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Typhus fever


There are 3 clinical forms of typhus fever: epidemic, endemic, and scrub typhus; none are to be confused with typoid fever (Salmonella). Epidemic typhus fever is caused by the highly infectious Rickettsia prowazekii and is common in Africa and South America. Epidemic typhus fever has a human reservoir and is transmitted by the human body louse. Endemic typhus, present on most continents but less so in the US, is caused by R. typhi is a zoonotic disease (rodent reservoir) transmitted by fleas, and scrub typhus (Orientia tsutsugamushi) is a zoonotic disease carried in and transmitted by mites. It is most common in Asia and Australia. Rickettsialpox is caused by R. akari and is seen in metropolitan areas (rodent reservoir, mite vector) and includes formation of an eschar at the bite site which resembles cutaneous anthrax. A generalized pox-like rash follows later.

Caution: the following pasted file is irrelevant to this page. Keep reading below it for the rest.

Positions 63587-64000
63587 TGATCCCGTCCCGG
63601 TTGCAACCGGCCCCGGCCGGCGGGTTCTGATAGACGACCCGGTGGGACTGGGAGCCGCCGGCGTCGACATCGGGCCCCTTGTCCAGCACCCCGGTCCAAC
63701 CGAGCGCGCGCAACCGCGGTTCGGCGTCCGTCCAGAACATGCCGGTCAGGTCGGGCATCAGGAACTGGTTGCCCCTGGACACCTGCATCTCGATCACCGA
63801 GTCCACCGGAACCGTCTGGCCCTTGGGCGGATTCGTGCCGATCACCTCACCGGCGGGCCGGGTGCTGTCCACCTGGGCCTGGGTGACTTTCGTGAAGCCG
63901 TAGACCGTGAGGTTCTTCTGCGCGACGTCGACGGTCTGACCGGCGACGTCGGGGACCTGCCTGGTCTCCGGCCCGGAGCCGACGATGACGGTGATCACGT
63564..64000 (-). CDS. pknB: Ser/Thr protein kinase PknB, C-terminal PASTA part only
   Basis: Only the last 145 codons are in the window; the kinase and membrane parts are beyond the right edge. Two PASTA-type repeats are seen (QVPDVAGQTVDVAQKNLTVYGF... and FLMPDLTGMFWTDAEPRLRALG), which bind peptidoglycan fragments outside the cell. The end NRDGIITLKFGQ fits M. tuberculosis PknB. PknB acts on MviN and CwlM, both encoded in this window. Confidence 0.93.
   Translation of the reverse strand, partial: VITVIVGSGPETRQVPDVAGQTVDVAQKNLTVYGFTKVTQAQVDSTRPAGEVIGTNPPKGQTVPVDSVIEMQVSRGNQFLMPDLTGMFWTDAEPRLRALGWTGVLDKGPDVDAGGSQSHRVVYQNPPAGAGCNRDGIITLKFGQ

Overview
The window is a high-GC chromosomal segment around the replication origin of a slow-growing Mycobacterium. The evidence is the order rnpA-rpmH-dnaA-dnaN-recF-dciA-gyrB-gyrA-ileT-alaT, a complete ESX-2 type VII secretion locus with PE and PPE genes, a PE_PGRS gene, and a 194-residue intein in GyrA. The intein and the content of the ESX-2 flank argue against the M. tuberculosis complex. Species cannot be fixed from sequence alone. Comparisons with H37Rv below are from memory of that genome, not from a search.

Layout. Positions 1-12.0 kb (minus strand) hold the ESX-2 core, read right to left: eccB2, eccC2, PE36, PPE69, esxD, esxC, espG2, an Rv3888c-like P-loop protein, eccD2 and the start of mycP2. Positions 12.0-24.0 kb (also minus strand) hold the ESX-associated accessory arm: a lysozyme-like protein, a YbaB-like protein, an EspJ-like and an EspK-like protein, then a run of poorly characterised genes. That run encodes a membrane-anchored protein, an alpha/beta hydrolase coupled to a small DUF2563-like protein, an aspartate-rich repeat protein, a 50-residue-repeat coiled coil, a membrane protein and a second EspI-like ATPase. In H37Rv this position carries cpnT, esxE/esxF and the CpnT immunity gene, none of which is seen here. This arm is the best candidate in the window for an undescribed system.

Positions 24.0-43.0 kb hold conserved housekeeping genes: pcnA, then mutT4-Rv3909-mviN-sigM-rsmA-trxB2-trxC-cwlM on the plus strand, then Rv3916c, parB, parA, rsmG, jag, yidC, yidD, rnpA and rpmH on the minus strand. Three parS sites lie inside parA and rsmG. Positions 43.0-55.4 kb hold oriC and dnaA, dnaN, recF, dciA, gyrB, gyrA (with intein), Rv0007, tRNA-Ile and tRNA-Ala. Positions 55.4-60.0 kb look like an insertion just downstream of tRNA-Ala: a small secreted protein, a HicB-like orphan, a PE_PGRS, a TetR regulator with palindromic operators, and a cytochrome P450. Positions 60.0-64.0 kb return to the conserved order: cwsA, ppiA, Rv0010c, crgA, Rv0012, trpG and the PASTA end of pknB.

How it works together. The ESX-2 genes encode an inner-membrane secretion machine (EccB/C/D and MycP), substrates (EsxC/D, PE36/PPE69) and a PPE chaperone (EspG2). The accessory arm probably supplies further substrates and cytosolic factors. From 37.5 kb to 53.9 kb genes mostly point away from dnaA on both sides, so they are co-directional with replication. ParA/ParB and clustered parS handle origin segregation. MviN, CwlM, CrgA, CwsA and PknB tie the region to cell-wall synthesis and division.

Epidemic typhus
Endemic typhus
Scrub typhus